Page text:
There isn't another stainless steel skillet that gets the kind of kudos that the All-Clad 12-inch Fry Pan (Est. $120) does. It has an aluminum core sandwiched between two layers of stainless steel and the aluminum extends all the way up the sides of the pan to ensure even heating (thus, it's a fully "clad" pan). In two separate professional tests, and in plenty of other, less formal comparison tests, this skillet earns high marks for its great heat distribution and superior browning.
The All-Clad 12-inch skillet is the top choice of professional chef, and serious amateur cooks for a very good reason: It can handle any cooking task you throw at it, evenly and consistently delivering top performance in both low and high heat cooking, and going from stove top to oven with ease. It's also induction compatible and is a top choice for those who have glass-top or smooth-top ranges.
Speaking specifically to the All-Clad 12-inch skillet, testers say its cooking surface is roomy enough to hold an entire cut-up chicken without crowding and the pan's weight and balance are comfortable to handle. Tests also show that it's highly durable, and owners agree; many refer to it as an "heirloom" that they plan to pass on to their children. This skillet also comes in a 10-inch size that gets equally good reviews.
In reviewing complaints about the All-Clad skillet -- almost all of them having to do with food sticking -- the best advice we can give, based upon feedback we see from professional and amateur chefs, is to get to know this pan. Watch videos and read instructional information that's widely available on the internet. There's a reason food sticks, it's because All-Clad is designed to cook food in a very specific way. Those who understand that absolutely love this skillet.
If you're willing to trade a bit of performance for a lower price tag, you'll probably be perfectly happy with the Cuisinart MultiClad Pro 12-Inch Skillet (Est. $70). It's ratings with owners are right up there with the All-Clad skillet, but at about half the price. Many say the Cuisinart MultiClad performs very well in a wide variety of culinary tasks, including browning, searing and general cooking, and that it heats quickly and evenly. It's reported as very well-balanced, with a flat, stable bottom and sturdy construction, although one professional testing organization says it's heavier and more awkward to deal with than the All-Clad. Those with smoothtop stoves say it works extremely well, with very good contact and no warping. This Cuisinart skillet comes in three sizes: the 12-inch skillet has a helper handle to make it easier to transport; the 8-inch and 10-inch skillets do not.
As with the All-Clad pan, the Cuisinart gets complaints from those who are disappointed with its lack of nonstick properties, but, as many point out, there is a learning curve to stainless steel. Both the Cuisinart and the All-Clad 12-inch skillets may need a bit of elbow grease to clean, but soaking then in hot, soapy water for a while will definitely make it easier.
The one big difference between the All-Clad 12-inch skillet and the Cuisinart is the shape. The All-Clad skillet has sloping sides that encourage evaporation, something professionals say makes it better at searing, browning and making reductions. However, many like the more upright sides of the Cuisinart, which they feel offers some stability when dealing with the food in the pan. A matter of preference, only, but important to know so you can tailor your pan to your cooking styles.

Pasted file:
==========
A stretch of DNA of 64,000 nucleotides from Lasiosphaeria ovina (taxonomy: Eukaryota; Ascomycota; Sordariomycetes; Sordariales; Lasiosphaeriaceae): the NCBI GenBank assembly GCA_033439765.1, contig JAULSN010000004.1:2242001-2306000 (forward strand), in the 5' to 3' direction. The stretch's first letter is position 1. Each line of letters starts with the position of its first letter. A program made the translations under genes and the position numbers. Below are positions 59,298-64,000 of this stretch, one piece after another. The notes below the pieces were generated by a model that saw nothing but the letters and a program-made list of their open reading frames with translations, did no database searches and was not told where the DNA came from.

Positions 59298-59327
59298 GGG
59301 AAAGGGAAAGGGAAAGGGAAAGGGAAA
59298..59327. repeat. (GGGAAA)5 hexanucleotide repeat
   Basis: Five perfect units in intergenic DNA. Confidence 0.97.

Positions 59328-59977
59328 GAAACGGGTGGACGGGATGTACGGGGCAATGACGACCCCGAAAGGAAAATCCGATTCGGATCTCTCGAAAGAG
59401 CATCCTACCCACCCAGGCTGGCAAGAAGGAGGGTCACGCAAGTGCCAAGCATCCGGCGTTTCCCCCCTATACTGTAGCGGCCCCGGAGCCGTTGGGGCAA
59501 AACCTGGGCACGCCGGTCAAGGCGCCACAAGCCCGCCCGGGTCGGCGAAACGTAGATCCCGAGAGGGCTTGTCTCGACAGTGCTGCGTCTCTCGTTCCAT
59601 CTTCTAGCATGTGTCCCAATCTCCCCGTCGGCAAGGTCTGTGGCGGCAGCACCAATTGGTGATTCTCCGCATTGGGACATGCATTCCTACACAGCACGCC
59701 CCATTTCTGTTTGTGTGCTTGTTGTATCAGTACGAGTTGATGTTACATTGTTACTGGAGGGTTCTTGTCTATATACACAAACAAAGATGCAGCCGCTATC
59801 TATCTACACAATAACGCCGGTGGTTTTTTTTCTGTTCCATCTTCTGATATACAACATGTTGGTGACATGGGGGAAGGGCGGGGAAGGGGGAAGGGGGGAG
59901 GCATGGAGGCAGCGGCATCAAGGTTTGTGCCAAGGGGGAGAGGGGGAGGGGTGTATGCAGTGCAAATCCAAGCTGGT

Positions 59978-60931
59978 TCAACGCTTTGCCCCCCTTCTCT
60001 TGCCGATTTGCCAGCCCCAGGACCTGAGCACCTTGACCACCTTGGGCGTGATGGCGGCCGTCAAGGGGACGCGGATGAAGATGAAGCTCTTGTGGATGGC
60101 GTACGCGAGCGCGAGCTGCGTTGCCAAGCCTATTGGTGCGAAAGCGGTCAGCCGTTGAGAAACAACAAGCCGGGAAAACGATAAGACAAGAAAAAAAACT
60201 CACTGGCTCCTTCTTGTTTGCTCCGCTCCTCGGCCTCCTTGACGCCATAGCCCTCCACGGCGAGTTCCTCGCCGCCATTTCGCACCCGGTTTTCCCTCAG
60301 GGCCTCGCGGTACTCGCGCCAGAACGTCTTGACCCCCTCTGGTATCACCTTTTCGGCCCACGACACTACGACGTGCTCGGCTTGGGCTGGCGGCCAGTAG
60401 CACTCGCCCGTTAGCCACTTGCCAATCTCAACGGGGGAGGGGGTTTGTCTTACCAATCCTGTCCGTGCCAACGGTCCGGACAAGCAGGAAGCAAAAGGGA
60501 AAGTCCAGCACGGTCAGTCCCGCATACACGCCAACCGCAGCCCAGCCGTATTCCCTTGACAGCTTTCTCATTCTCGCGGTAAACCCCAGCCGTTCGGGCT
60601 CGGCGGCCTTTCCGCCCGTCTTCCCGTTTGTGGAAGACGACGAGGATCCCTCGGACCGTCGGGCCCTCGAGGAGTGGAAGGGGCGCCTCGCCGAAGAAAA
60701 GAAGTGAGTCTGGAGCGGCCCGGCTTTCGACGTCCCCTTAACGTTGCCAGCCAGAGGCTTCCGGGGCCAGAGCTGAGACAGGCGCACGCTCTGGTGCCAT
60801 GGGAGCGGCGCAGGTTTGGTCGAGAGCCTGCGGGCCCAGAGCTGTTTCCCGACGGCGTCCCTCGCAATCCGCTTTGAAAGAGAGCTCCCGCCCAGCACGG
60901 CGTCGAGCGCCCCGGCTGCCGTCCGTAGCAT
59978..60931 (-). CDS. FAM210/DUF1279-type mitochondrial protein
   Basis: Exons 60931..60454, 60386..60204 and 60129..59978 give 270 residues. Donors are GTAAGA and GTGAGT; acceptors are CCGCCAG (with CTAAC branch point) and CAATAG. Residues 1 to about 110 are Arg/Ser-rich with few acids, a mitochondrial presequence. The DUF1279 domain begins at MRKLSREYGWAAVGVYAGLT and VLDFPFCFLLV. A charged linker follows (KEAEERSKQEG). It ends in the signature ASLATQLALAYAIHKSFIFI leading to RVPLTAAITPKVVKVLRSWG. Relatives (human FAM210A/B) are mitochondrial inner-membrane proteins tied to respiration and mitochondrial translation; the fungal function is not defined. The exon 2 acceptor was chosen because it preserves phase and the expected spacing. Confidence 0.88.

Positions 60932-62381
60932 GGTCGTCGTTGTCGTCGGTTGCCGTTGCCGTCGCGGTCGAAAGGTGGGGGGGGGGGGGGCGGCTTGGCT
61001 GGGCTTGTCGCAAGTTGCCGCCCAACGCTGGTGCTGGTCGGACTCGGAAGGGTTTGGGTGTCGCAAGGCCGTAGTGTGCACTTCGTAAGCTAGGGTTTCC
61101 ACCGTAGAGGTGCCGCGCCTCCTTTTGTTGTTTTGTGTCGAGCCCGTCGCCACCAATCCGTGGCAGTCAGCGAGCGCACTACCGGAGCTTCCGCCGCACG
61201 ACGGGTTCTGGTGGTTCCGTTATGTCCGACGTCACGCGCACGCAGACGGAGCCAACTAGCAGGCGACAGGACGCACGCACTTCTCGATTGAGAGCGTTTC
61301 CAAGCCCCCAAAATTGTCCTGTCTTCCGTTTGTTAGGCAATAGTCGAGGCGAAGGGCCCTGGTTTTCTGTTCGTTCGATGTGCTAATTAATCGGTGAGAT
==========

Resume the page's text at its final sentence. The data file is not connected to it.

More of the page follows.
In tests, Tramontina pans have always been close runners up to All-Clad products. The company makes inexpensive stainless steel cookware that many professionals and experts say performs nearly as well as All-Clad at a fraction of the price. In fact, in our separate report on cookware, Tramontina is our Best Reviewed choice in budget stainless steel cookware. However, Tramontina recently redid their line of stainless steel, including the 12-inch skillet. The newly redesigned Tramontina Gourmet Prima 12-inch Fry Pan (Est. $55) is more expensive than its predecessor (which was $40), but is getting good initial feedback from users who say it heats and cooks very evenly, and feels perfectly weighted and balanced. It did pretty well in one professional test as well, but testers warn that the Tramontina has a deceptively small cooking surface, only about 8-inches, so it can't hold the amount of food you would expect a 12-inch skillet to accommodate.
Elsewhere in this Report:
Best Reviewed Skillets: Every kitchen needs a great 12-inch skillet -- maybe even more than one. We recommend the best cast iron, enameled cast iron, stainless steel, nonstick, and ceramic skillets.
Best Cast Iron Skillets: Cast iron skillets are the most versatile choice for your kitchen. We found the best pre-seasoned cast iron and enameled cast iron; they go seamlessly from stovetop to oven.
Best Nonstick Skillets: Nothing performs as well as a nonstick skillet for cooking eggs, delicate foods like fish, and stir frying. Ceramic performs better than ever, and we recommend some top ceramic skillets as well.
Buying Guide: You need the right skillet for the right cooking task. Our buying guide will help you make the best choice for your culinary needs.
Our Sources: These are the expert and user tests, comparisons and reviews we used to determine the best skillets. They are ranked in order of their credibility and usefulness.